• What Do the Chinese Pay For?

    The Herald’s readiness to alert its readers to the important conclusions of the University of Canterbury research into the links between China and past and present New Zealand politicians and their family members is to be commended, not because there is anything necessarily sinister about such links, but because we need to know about their extent and their possible significance.

    At the very least, we might regard their number and extent as flashing a warning light.  Why is it that so many influential Kiwis, with entrees nto the heart of the political, economic and trading establishment, find themselves in such demand from Chinese interests?

    There is no reason, of course, why China – a global power of growing diplomatic and economic significance – should not seek to extend its influence by any means legitimately available.  In assessing that legitimacy, however, we need to take account of factors that many might be inclined to overlook.

    There are aspects of China’s relations with other countries, such as New Zealand, that may not easily be appreciated without a deeper understanding of the Chinese world view.  We may not, for instance, fully grasp that China’s objective in its economic relations is not merely to secure essential supplies (and dairy products these days fall into that category) but to become self-sufficient – to control and own the whole supply chain so that they are no longer dependent on trade deals that may have only a limited life.

    So, when we see the Chinese interest in buying up dairy farms, and setting up dairy factories to produce finished goods, and sending those products exclusively to Chinese markets, is this merely the consequence of individual business decisions being made by independent Chinese companies?

    Or is it, rather, part of a much wider and centrally driven (as befits a centrally planned economy) strategy?  Is it not realistic to see the whole process as the equivalent of physically integrating a chunk of New Zealand real estate and productive capacity into the Chinese economy?  Those farms – whose production is totally directed to the Chinese market and whose profits are with equal certainty destined for Chinese pockets – might as well be re-located, as I said a couple of years ago in the Herald, into Zhejiang province.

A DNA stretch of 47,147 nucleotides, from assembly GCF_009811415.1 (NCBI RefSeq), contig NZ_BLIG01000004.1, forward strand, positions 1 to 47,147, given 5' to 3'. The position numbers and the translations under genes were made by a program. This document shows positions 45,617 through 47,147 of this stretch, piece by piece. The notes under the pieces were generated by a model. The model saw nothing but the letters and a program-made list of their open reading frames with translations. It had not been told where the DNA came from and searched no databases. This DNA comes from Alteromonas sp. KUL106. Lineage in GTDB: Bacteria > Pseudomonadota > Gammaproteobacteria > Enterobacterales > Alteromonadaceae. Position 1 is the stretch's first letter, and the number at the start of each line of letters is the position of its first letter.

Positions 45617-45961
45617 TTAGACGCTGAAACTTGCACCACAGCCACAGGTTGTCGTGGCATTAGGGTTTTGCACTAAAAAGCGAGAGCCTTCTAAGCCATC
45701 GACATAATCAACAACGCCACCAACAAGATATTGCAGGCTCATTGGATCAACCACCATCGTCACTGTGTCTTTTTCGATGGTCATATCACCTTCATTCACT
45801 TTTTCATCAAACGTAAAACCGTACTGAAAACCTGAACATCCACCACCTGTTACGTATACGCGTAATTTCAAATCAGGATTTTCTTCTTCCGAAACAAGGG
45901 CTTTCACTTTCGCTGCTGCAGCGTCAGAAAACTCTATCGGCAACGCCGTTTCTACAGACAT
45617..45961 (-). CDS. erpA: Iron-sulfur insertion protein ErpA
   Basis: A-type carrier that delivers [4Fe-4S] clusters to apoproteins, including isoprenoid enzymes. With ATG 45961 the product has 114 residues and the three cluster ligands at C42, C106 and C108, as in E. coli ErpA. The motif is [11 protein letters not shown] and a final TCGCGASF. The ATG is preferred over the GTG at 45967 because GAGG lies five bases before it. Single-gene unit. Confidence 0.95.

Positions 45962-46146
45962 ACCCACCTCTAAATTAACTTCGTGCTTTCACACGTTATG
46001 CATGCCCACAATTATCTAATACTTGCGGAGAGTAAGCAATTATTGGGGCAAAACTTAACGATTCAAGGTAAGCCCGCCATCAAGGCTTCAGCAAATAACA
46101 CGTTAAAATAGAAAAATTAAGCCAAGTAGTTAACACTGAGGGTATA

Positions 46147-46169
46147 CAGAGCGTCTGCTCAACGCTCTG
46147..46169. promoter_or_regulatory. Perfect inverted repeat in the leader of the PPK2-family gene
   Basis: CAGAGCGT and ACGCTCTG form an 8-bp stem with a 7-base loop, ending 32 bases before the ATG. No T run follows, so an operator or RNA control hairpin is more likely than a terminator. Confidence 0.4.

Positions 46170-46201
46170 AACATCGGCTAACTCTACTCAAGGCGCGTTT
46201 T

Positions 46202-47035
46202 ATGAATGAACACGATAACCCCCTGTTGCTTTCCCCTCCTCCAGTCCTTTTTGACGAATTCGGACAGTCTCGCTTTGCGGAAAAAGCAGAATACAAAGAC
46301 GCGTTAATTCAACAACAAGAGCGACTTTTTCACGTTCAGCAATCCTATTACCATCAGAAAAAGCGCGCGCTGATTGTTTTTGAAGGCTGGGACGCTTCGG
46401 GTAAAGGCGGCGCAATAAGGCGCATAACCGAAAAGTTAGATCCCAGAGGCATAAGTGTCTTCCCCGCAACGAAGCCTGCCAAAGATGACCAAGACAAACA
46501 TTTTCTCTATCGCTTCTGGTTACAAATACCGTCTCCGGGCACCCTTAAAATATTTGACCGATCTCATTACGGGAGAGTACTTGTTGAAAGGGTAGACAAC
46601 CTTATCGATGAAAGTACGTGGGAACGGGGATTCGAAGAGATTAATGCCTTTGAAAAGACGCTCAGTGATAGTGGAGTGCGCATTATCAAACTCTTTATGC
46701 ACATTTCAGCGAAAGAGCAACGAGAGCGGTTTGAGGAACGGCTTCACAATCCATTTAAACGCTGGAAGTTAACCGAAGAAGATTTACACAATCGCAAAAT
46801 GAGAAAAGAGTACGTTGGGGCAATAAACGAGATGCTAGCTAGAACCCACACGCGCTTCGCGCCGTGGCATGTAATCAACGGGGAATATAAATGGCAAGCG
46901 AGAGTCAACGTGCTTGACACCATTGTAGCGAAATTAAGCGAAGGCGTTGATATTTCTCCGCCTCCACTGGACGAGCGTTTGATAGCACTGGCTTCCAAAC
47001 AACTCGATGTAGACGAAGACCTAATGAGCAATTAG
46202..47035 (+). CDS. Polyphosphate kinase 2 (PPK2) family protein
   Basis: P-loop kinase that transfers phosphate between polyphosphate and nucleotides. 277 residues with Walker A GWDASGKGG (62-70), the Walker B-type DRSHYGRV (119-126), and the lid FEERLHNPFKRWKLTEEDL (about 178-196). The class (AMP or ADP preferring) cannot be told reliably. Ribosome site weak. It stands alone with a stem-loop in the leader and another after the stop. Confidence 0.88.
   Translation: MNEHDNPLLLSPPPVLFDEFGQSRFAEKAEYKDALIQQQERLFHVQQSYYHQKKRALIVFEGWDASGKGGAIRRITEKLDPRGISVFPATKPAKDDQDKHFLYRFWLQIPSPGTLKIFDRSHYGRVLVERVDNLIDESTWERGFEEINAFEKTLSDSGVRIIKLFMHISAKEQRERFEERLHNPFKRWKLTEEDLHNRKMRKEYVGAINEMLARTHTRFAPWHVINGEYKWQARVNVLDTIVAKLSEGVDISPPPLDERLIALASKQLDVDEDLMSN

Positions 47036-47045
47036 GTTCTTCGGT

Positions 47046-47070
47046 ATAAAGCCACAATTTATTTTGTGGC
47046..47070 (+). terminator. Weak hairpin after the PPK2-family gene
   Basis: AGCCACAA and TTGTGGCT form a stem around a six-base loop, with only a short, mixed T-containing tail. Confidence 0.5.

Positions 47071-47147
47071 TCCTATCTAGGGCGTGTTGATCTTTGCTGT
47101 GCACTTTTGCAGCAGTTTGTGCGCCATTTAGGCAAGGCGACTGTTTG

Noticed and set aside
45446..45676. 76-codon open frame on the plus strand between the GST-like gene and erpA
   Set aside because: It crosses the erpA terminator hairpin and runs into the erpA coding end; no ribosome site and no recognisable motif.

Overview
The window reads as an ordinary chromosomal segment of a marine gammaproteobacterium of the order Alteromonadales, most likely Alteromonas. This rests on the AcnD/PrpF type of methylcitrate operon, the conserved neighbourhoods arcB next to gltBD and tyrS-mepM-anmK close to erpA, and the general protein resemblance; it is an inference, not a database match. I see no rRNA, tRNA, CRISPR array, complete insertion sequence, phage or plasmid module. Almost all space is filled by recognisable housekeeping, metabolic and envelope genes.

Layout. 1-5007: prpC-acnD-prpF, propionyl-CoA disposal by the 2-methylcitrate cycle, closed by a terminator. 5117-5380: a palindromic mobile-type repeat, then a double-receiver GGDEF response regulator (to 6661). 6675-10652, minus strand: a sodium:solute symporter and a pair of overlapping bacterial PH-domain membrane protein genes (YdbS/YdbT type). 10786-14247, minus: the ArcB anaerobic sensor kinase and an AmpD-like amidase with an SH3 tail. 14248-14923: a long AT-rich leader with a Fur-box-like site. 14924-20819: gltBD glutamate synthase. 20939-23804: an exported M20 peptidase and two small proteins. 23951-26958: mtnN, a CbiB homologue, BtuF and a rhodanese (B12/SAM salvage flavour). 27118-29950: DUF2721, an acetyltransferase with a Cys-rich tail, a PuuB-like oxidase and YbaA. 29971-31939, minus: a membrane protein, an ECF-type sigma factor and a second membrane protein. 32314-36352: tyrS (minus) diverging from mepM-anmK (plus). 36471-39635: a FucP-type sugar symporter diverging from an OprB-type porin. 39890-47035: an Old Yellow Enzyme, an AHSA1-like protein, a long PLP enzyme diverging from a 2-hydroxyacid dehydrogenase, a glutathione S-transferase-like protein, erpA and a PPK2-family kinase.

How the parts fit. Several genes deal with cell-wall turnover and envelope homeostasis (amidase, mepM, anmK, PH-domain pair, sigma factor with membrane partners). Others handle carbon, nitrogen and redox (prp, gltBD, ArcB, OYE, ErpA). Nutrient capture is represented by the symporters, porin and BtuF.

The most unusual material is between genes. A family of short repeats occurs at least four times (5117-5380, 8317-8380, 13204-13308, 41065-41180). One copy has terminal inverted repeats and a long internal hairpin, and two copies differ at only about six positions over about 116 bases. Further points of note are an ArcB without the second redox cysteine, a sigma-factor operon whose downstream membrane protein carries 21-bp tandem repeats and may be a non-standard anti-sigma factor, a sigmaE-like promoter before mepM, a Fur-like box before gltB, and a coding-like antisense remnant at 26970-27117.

Whether or not we think this is a desirable development, we would be naïve not to recognise it.  And we would also be naïve not to see that, for almost all purposes, no distinction is to be drawn between the objectives and initiatives of Chinese business and businesses, and those of the Chinese government.

    Chinese businesses understand very well that the only way they can operate successfully is through acting as the agents and as an arm of the Chinese government.  They will do deals with foreign interests only if they are in line with the government’s objectives, and the deals they make should always be judged in that light.

    Add to that the – sadly – well-documented information about Chinese attitudes to business dealings.  There is little regard for ethical considerations or legal rules, a readiness to get around restrictions and regulations to protect the public interest, and  a willingness to buy what is seen as necessary by way of influence and the inside running.

    New Zealand businesses and individuals, operating as they do in a country that regularly tops international ratings for business probity and honesty, and for the absence of sleaze and corruption, are ill-prepared to function in a different cultural climate.

    The willingness of prominent New Zealanders to sign up with Chinese paymasters should accordingly be judged in the light of these factors.  They – and we – should ask what it is that they are selling that is worth the remuneration they receive.

    Is it their special business or professional expertise?  Or is it rather their closeness to the seat of power, their knowledge of how and by whom decisions are reached, and their ability to influence the decision-makers?

    New Zealand will surely do better in the long run if we retain some sense of our own identity and of precisely where our own interests lie.  Our early days as a colony are surely well behind us.  There is no future for us in returning to that status in relation to China or anyone else.

    Bryan Gould

    21 September 2017

     

3 Comments

  1. Brian says: September 21, 2017 at 3:44 amReply

    The Chinese have some way to go to catch up to the Anglo-American rape and pillaging machine. New Zealanders are blind to the true workings of the 1%.We are a deregulated economy, where all our politicians are transfixed in a world of groupthink , and fake news. We are easy pickings for other nations because we’re forgotten how to look after ourselves or our interests.

    • Bryan Gould says: September 21, 2017 at 7:36 pmReply

      The case against others does not weaken the need for vigilance against a further threat. Bryan Gould

  2. Ewan Cornor says: September 21, 2017 at 7:58 amReply

    Thank you Bryan. You have always submitted well balanced opinions backed up by factual comment. I understand you are not political and respect that, but as president of the Democrats for Social Credit I personally wish to thank you for you observations. NZ would be much the better if we had 120 Bryan Goulds in Parliament.